How could I be so confident Administer Justice could help her? Each day, in this place, I know that God is glorified. Each day, in this place, the word of God is lived out in action. Each day – hope is instilled. And as the effects of Administer Justice live on in my life and my son’s – I am certain in saying it lives on in many others. I am privileged to join in this effort having been one who had nowhere to turn for guidance, but was rescued through Administer Justice’s devotion to a God who believes in defending the weak, comforting those in need, and speaking hope into every dark corner of this world’s most difficult situations.”
Have you heard this one – “What do you call 10,000 lawyers at the bottom of the ocean?” “A good start!”
Jokes abound because lawyers are too often seen as being interested in business, over serving others. One Judge in New York is doing something about it.
Starting next year New York will become the first state to require new lawyers to perform 50 hours of pro bono service before they can be licensed to practice law. The announcement was made by Chief Judge Johnathan Lippman on May 1.
“Those who are privileged to call ourselves lawyers have a special duty as gatekeepers of justice to participate in what we hold so dear,” he prefaced in addressing the most pressing responsibility facing all lawyers – “instilling and fostering a culture of service in the men and women who enter our profession as lawyers each year. It is the legal profession’s commitment to equal justice and to the practice of law as a higher calling that has made service to others an intrinsic part of our legal culture.” Judge Lippman said.
How will you choose to benefit your fellow man and your community with your new skills?”
Will you use your legal acumen to foster equal justice in our state?
Do you recognize that being a lawyer requires an understanding that access to justice must be made available to all regardless of their station in life.”
“From the start, these responsibilities of the profession must be a part of every lawyer’s DNA — to support the values of justice, equality and the rule of law that make this state and this country great.”
The New York Times picked up Judge Lippman’s remarks. As the paper noted: “The need (for legal aid) has exploded in recent years as the economic crisis delivered what advocates call a triple whammy: more people are struggling financially; more people need legal services to cope with foreclosures, evictions and credit and employment problems that could push them into long-term poverty; and state and federal financing for legal services has plunged… While criminal defendants have a constitutional right to free legal representation, defendants in civil cases – as well as people who need legal help for essential needs like applying for disability benefits – do not”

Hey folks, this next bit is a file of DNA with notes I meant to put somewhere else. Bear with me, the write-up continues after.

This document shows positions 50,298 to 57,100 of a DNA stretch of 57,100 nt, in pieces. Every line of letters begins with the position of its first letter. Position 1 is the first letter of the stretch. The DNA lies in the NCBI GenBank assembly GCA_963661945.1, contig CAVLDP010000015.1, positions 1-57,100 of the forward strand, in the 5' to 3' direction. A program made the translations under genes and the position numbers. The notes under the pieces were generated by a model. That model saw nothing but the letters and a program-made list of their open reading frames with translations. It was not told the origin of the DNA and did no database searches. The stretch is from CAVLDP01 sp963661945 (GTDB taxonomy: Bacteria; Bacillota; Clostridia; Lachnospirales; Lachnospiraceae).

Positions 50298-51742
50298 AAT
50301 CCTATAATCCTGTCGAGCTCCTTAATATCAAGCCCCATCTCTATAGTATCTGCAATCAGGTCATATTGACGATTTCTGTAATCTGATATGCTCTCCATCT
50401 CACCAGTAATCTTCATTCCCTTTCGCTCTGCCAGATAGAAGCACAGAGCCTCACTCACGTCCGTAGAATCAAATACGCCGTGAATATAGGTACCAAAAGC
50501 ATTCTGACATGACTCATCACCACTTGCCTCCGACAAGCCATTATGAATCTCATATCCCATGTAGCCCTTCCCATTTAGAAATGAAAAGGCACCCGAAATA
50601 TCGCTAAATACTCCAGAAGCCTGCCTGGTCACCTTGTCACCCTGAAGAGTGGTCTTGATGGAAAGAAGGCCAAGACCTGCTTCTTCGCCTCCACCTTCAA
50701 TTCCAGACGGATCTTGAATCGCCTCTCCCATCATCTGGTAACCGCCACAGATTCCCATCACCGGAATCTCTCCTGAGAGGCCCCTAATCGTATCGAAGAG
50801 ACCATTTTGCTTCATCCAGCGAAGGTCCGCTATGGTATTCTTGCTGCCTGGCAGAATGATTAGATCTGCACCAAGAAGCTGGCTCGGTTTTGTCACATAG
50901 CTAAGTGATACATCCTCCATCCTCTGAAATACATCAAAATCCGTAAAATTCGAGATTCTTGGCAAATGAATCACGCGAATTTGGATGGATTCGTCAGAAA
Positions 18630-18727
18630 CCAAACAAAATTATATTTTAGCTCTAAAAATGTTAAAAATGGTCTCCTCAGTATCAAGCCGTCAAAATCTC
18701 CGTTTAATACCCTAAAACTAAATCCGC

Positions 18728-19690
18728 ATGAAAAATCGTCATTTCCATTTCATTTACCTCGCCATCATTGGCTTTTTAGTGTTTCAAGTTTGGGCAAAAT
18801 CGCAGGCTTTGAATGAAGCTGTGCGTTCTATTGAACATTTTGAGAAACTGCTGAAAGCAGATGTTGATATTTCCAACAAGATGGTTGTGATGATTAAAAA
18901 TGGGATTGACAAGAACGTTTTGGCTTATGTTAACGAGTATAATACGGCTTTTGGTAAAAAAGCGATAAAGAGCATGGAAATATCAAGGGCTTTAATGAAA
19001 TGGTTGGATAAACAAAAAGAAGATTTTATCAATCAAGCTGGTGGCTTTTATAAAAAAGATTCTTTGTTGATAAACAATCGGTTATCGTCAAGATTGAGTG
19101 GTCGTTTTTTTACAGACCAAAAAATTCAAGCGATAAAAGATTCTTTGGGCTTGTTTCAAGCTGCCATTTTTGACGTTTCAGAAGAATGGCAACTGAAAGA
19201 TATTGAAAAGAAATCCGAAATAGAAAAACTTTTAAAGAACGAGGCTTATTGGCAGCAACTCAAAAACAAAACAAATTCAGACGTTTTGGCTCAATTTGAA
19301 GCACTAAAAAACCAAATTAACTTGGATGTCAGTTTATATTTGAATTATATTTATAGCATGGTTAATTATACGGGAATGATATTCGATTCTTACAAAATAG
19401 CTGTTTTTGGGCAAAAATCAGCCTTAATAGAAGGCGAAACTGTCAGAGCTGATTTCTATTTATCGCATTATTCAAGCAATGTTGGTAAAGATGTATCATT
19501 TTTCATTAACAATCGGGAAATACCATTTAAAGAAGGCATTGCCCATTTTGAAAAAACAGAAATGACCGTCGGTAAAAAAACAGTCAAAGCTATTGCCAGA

Administer Justice recognizes the significant increase in critical needs. Something must be done or we rip the very fabric of our democracy. The United States has the greatest legal system on earth but when we rank next to last in the world in the 2011 Rule of Law Index for providing access to that justice system, the system breaks down. I applaud Judge Lippman’s sentiments, but I think we need to better educate law students in why it is important to serve our fellow man. We need to talk about law as a noble calling defending the weak and guarding the innocent. Someone may take a job as a patent lawyer or a mergers and acquisitions attorney, but the heart of our profession must be about serving the vulnerable.
I don’t believe the great truth of our profession, engraved on the United States Supreme Court of equal justice under law, can be compelled – I think it must be caught. The nearly 240 attorneys volunteering for Administer Justice do not serve out of compulsion but out of a desire to administer justice with mercy and compassion. Every year they stand in the gap on behalf of clients in need and donate thousands of hours. They represent the best of our profession and I would love to see thousands join them in these efforts. I pray that mandating pro bono does not result in poor service or poor attitudes as I fear it might. We will watch the New York experiment with interest.
So what would you call 10,000 new lawyers required to perform 50 hours of pro bono service before getting their license?